There are morning people, and there are those who simply are not. My elder daughter rises early, and on those rare occasions I need to wake her, it takes only a kiss on the forehead or a gentle shake of her shoulder to elicit a warm, if sleepy smile. Not so, with my younger daughter.
In infancy, my younger daughter didn’t know the meaning of sleep. She refused to go down at night – we lived in Philadelphia at the time; my husband or I would put her in the Baby Bjorn, leash up Gryffin, and walk the city streets into the wee hours of the morning so her colicky screams didn’t wake up her sister – and she rose long before the sun. By the time she was a toddler, she could sleep until sunrise. When she started kindergarten three years ago, that changed. She didn’t become a late sleeper; weekends she was still up by eight. But weekdays she needed a little encouragement to get up in time to dress, eat, and catch the school bus.
Neither the kiss nor the nudge worked. Instead, I would sit on the edge of her bed turning her favorite stuffed animal into a puppet that would sing made-up wake-up songs and cover her face and belly with kisses. When her angry eyes blinked open, I was greeted with whining or groaning.
I dreaded most mornings.
Australian shepherds are herding dogs and as such, they were bred to work. Our dog, Galen, is part Aussie, and as a wild and overly-energetic pup, she would herd my daughters by nipping at their heels. A dog trainer I phoned for advice – I was afraid Galen was going to draw blood or send one of the girls tumbling down the stairs – told me that herding dogs, like Australian Shepherds and Border Collies, need a lot of exercise and even a sense of purpose.
Apparently, I needed to find Galen work around the house to make up for the absence of sheep and cows in our yard.
When Galen was about seven months old, I saw my older daughter sitting on her bed, encouraging Galen to jump onto it. I had high hopes of keeping Galen off all furniture, but my daughter undermined me. Evidently, beds aren’t furniture in the eyes of an eight-year-old. (In her defense, we had allowed Gryffin on our beds, thus why I wanted to keep Galen off. Obviously, I hadn’t made myself clear.)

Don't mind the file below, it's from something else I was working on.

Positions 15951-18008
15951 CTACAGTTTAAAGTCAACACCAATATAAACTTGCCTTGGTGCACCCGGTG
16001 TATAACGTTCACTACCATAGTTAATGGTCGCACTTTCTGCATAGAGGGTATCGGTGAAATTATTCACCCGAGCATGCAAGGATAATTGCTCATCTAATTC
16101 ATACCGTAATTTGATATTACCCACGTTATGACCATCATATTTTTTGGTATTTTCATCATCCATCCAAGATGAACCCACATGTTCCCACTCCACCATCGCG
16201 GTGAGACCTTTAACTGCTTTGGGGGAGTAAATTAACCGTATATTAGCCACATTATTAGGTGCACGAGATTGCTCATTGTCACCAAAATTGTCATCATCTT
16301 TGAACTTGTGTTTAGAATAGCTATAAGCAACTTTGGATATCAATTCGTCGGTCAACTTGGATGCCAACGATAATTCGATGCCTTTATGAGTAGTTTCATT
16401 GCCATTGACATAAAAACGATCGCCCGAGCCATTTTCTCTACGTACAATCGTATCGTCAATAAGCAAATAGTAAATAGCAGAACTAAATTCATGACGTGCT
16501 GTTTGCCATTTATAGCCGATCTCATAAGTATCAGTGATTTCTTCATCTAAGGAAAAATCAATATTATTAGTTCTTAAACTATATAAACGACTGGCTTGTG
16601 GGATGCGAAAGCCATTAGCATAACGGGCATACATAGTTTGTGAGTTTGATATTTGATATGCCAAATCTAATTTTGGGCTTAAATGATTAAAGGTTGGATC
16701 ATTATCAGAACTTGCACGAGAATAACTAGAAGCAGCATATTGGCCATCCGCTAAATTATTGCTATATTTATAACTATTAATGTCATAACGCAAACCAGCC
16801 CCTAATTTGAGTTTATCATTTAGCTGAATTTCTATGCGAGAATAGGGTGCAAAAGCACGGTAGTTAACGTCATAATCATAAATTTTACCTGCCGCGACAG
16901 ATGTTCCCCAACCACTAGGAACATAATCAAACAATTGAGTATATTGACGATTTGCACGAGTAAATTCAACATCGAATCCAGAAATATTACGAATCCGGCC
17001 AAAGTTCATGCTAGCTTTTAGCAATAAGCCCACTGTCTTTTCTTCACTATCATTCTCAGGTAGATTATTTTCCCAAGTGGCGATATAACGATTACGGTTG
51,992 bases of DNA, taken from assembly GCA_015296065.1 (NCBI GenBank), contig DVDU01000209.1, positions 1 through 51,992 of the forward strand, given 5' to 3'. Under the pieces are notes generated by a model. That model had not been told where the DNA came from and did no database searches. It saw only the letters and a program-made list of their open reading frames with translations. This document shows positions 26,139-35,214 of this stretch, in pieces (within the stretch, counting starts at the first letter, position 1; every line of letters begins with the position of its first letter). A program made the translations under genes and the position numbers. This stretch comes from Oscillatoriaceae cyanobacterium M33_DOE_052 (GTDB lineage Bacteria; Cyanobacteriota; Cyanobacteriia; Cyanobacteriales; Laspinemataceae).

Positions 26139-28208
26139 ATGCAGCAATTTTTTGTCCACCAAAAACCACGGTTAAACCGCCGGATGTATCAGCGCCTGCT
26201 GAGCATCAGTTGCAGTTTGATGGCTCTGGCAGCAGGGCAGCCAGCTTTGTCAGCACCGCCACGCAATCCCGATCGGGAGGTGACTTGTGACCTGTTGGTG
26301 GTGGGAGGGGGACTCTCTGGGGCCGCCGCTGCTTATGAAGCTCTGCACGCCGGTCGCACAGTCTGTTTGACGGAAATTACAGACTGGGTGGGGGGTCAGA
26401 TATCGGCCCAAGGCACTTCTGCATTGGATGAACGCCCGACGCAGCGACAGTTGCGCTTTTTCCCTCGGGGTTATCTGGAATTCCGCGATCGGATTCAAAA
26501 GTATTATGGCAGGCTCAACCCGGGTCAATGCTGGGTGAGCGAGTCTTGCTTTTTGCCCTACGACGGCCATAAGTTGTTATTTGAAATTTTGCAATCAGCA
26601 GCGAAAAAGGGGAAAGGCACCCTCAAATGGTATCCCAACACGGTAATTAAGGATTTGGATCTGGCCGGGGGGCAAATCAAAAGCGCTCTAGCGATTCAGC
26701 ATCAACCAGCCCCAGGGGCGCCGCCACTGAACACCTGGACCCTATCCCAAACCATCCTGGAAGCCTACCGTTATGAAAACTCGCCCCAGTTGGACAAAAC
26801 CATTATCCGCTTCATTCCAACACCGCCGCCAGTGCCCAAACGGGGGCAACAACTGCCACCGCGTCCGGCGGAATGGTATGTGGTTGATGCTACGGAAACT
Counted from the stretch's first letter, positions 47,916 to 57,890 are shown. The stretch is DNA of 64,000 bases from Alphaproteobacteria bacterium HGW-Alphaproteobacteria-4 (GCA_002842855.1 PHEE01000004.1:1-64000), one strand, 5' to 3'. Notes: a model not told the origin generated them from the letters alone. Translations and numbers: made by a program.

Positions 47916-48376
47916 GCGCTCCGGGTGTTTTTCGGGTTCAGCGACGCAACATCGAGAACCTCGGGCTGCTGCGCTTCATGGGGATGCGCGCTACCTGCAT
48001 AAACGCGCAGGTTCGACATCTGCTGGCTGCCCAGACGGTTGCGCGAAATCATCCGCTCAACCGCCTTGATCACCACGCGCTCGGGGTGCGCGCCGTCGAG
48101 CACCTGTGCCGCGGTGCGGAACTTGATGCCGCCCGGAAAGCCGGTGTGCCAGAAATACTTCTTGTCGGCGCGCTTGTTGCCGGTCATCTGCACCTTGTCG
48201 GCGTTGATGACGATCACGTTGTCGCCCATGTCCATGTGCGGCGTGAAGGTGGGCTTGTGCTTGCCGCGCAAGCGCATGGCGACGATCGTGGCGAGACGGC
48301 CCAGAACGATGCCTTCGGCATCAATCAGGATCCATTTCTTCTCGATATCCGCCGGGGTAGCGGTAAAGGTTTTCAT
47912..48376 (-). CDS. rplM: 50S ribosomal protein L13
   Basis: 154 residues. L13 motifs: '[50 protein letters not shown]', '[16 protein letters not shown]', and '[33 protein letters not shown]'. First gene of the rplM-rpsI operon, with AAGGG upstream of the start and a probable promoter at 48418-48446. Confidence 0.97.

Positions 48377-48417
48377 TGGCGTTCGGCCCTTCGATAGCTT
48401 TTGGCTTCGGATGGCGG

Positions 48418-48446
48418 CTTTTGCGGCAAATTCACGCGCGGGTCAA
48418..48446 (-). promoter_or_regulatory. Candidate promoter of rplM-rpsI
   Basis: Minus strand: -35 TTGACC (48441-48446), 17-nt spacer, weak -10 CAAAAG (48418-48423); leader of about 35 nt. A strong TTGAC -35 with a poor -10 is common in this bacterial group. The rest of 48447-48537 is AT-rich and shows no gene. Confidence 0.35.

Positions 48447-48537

Galen loved jumping onto the girls’ beds, especially when they were in them. And at some point – I can’t remember when – it dawned on me that I could outsource my morning job to the dog.
Now every weekday morning, whether the girls are rising for school or for summer camp, Galen wakes them up. It’s pretty incredible, really. I call out, “Galen, time to wake the girls!” and from wherever she is in the house, Galen dashes to my older daughter’s bedroom. I open the door, Galen jumps on the bed, sniffs my daughter awake – Galen is not a licker – jumps off the bed, and proceeds to my younger daughter’s room. I open the door, up on the bed she hops, a few sniffs, and my younger daughter wakes… with a smile. Then her hands snake their way out from under the covers to pet Galen’s head, as she quietly and lovingly says, “Hi, baby.”
It’s been a year-and-a half since I’ve had to wake my younger daughter. Instead, each morning I get to watch my dog and my daughter connect in a way that is so powerful and so beautiful. Best of all, though, a child who once began her day with a scowl now starts the day with a smile.
Weekends can be a problem. Sometimes at 7:00 on a Saturday or Sunday morning, I find Galen standing, tail wagging, in front of my older daughter’s closed bedroom door. I gave Galen a sense of purpose, and she’s given my girls a reason to wake up happy; but still, I like her to take weekends off.